The building was erected in 1875. A striking example of Victorian gothic revival, it is located on one of the most central roads in Barrow, Abbey Road, that provides a scenic gateway into the town. It has had a varied existence – as a school, a furniture store, organ seller, nightclub and most recently following a £2 million renovation, as a creative media centre, opened in December 2012.
Known locally as ‘The Cooke’s Building’ (due to its renown as a high class department store through the first half of the 20th Century owned by H Cooke and Sons), at the time the project started it was a leaky and ramshackle shadow of its former self, having been closed for many years. The refurbishment has required stripping everything back to the bone and substantially reconstructing the structure floor by floor, along with an entire new roof and a full makeover of the red brickwork frontage, meaning that for the past two years the building has been swathed in scaffolding and wooden and plastic hoardings.
Between 2011-2013 a Heritage Lottery funded project, Cooke’s Creative Heritage, awarded to and delivered by Signal Film & Media engaged a team of local volunteers who unearthed the building’s past through a series of workshops creating a bank of artwork and films that shared their findings.
Read more about the project on Signal’s website //HERE//
How Cooke’s came back into use
Back in 2006 a feasibility study commissioned by Barrow Borough Council and West Lakes Renaissance looked at buildings across the town to work out which offered the most potential to develop as home to three of its key creative companies. Ashton Group’s Theatre Factory, Dare Dance and Signal Film & Media were respectively in unsuitable premises without the disabled access needed by its users, dancing a without a dance floor and camping out in a series of temporary digs with no place to call home.
The council was particularly looking at old buildings on Abbey Road as they had recently secured a multi-million pound Townscape Heritage Initiative grant to help save and spruce up Barrow’s iconic but rundown Victorian properties. The House of Lords, the old Coop building Oxford Chambers were all up for consideration, but in the end the Cooke’s Building was picked out as offering the greatest potential.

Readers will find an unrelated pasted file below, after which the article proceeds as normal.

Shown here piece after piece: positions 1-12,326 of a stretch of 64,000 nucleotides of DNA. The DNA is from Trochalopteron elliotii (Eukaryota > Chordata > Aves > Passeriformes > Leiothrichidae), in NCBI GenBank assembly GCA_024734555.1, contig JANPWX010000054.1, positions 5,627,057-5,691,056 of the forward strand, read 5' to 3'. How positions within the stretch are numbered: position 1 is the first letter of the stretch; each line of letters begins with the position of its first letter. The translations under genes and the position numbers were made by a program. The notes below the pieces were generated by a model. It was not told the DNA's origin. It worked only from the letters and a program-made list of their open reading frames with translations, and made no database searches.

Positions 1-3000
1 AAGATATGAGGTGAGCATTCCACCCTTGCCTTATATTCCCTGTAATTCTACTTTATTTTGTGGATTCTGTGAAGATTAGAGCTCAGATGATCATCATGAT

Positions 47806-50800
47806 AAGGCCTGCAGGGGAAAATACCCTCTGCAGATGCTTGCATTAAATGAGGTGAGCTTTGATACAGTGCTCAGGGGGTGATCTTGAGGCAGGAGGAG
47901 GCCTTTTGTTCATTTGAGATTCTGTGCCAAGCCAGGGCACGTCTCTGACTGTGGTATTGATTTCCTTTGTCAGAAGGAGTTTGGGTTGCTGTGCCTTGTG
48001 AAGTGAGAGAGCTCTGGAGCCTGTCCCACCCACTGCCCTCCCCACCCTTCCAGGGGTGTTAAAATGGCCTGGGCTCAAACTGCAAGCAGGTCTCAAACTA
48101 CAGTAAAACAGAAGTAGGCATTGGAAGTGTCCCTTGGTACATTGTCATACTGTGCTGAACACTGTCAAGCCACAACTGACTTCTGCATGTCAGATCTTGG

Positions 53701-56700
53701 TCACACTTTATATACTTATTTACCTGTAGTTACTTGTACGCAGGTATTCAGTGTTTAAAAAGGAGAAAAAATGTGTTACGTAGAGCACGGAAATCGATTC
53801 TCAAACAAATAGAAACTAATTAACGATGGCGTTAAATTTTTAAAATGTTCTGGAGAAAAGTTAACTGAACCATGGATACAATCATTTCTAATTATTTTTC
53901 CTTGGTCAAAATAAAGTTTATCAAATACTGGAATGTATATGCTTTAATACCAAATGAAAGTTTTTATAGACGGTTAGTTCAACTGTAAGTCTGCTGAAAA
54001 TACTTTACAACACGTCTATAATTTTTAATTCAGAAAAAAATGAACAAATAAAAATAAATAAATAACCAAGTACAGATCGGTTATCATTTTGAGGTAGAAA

Roll forward to the end of 2007, and Kerry and Loren from Signal Films spotted a one-off pot of fund, suddenly released by John Prescott’s Office of the Third Sector. The Community Assets Fund offered capital funding to just 32 buildings in England. After setting up a new company, Creative Studios Cumbria, that would be needed to run the building, and a race to get the application in on time, they were delighted to be awarded £659,000 in capital funding. Added to funds from the council’s heritage grant and further cash from the Working Neighbourhoods Fund there was now enough money for the project to happen, and the next three-and-a-half years saw the transformation of the derelict Grade-2 Listed building into a brand new creative facility.
Especially important was to retain as many of the building’s original features as possible, and a conscious decision was made to keep the brick, wood and metal work exposed to provide a contemporary industrial setting like many of the arts studios familiar to London and Manchester.
The huge central staircase, an original feature, was reinstated up the middle of the building, a new lift added at the back to allow proper access and the old ‘Cooke’s Furnishers’ sign which was uncovered during the refit has been repainted by a traditional sign writer to complement the full facelift given to the redbrick frontage.
Today the Cooke’s Studios are a thriving hub of creative activity delivered by a wide range of innovative creative organisations that are housed in the building each with a programme of activity designed by and for the local community.
Read more about facilities available for use and hire.